• Add 1 to 1 ½ cups assorted fruits like – bananas, strawberries, blueberries, grapes, pears, pineapple, peaches, or kiwi. To prepare fruit – wash and chop into smaller pieces for even blending. Freezing fruit ahead will give an icy consistency without the work on your blender of breaking up ice.
  • If you want to add ice – limit the amount to 4 cubes or no more than ½ cup.
  • Blend until smooth without over-blending. Vanilla extract and a dusting of cinnamon or nutmeg can be a tasty addition.

To make a green monster smoothie blend: kale, grapes, yogurt, skim milk, and bananas.

Smoothies can be a fun snack for families to make together, just supervise blending and limit servings to about 1 cup.

Sources:

University of Maryland Extension, http://extension.umd.edu/sites/default/files/_docs/Green%20Smoothie.pdf.

Michigan State University Extension, http://msue.anr.msu.edu/news/smoothies_a_healthy_alternative .

Writer: Lisa Barlage, Extension Educator, Family and Consumer Sciences, Ross County.

Reviewer: Pat Brinkman, Extension Educator, Family and Consumer Sciences, Fayette County.

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Asparagus, a member of the lily family, is available from April to early June. It is fat and sodium-free, with about 35 calories per cup. This nutrient rich food is filled with folate; vitamins A, C, and K; potassium; and iron. These nutrients are shown to reduce your risk of heart disease and cancer. White asparagus is grown out of the sun and contains fewer nutrients than green, while purple asparagus contains additional anti-oxidants.

To select the best asparagus – look for straight and firm stalks. Avoid wilted or limp stalks. Selecting stalks that are uniform in size will assist with cooking. Asparagus is easily perishable, for optimum quality keep at 40 degrees or below and use within one to two days. Wash with cold water only before using, to prevent bacterial growth.

Asparagus is a versatile vegetable that can be used in salads, soups, or main dish recipes.1574360-SMPT

To steam: bring an inch of water to a boil, insert rinsed stalks, and cover pan. Stalks will be done in 2 to 5 minutes – based on thickness of stalks.

To microwave: rinse stalks and place on microwave safe plate with about 2 tablespoons of water, cover and microwave 2 to 3 minutes – until done.

To roast: preheat oven to 400 degrees and place rinsed stalks on foil-lined sheet. Drizzle with small amount of olive oil, salt and pepper. Roast for 5 to 10 minutes until tender-crisp. Parmesan cheese is also a tasty option on roasted stalks.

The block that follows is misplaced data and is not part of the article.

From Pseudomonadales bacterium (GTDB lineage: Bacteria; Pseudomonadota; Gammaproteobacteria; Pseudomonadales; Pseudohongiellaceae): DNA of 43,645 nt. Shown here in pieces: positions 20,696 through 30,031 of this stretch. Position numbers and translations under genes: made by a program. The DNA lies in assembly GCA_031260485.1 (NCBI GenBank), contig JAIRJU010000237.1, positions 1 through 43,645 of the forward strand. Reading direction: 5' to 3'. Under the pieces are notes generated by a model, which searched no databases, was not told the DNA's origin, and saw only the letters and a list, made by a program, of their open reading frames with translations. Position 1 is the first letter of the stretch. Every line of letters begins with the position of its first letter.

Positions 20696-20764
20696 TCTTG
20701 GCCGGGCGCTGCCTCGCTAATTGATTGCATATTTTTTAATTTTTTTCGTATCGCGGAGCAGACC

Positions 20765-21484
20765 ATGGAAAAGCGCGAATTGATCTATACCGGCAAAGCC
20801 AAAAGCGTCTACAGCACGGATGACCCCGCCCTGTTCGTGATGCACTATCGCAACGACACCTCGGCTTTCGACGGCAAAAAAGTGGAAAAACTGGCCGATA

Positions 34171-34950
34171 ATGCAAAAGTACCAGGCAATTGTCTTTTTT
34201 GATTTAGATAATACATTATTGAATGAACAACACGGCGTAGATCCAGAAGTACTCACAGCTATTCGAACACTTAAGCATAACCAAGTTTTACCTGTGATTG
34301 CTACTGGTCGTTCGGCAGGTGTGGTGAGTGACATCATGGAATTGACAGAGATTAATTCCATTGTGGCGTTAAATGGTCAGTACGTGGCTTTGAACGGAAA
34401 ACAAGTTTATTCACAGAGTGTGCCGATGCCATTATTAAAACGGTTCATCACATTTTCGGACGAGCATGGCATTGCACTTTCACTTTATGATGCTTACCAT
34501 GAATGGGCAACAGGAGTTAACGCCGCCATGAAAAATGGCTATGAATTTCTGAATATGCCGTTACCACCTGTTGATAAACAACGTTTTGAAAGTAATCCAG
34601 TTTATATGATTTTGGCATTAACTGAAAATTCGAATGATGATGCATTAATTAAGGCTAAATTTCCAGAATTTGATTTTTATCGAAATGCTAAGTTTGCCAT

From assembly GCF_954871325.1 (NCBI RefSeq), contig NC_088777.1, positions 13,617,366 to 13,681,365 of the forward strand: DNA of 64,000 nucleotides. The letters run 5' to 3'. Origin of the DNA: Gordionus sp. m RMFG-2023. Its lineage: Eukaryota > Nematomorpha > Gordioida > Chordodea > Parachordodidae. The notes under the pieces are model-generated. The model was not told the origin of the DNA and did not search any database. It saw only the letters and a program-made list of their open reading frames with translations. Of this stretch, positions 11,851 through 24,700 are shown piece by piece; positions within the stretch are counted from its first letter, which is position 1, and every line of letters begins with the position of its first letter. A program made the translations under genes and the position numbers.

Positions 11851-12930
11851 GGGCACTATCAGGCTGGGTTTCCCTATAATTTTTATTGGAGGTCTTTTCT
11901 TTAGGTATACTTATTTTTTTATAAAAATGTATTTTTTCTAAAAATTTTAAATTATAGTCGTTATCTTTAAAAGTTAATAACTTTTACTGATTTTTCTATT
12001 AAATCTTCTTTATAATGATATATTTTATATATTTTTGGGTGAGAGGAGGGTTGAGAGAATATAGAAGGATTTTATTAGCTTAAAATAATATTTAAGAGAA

To grill: place stalks on grilling skewers or grill griddle, brush lightly with olive oil, grill 2 to 5 minutes – turning once.

To freeze asparagus for future use: sort stalks to similar size; blanch by placing in boiling water for 90 seconds – small stalks, 2 minutes for medium stalks, and 3 minutes for larger stalks; cool immediately in ice water; pat dry and place in freezer bags. Stalks may be left whole or cut into 2 inch sections before starting the blanching process.

Seasoning options for asparagus include soy sauce, sesame oil or seeds, lemon juice, parsley, or vinaigrette dressing.

Writer: Lisa Barlage, Extension Educator, Family and Consumer Sciences, Ohio State University Extension, Ross County, barlage.7@osu.edu.

Reviewer: Cindy Shuster, Extension Educator, Family and Consumer Sciences, Ohio State University Extension, Perry County.

Sources:

Utah University Cooperative Extension, https://extension.usu.edu/admin/files/uploads/Viva%20Vegetables%20Asparagus%20Recipes.pdf.

Ohioline, Ohio State University Extension, B. Brahm, http://ohioline.osu.edu/hyg-fact/5000/pdf/5508.pdf.

Washington State University Extension, http://county.wsu.edu/chelan-douglas/health/Documents/Asparagus%20Information%20and%20Springtime%20Warnings.pdf.

Photo credit: Gerald Holmes, Valent USA Corporation, Bugwood.org.

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After viewing a few television shows about the new trends in dining and hot eats – it got me wondering how it would influence my own choices as I prepared foods or choose to eat out in the coming months. Several of the trend lists I viewed were from surveys by the National Restaurant Association, insights from Technomic (a leading food service research firm), and The Food Channel. I found it interesting that a number of the trends fit well with the themes we are promoting through Ohio State University Extension. Here are my favorites: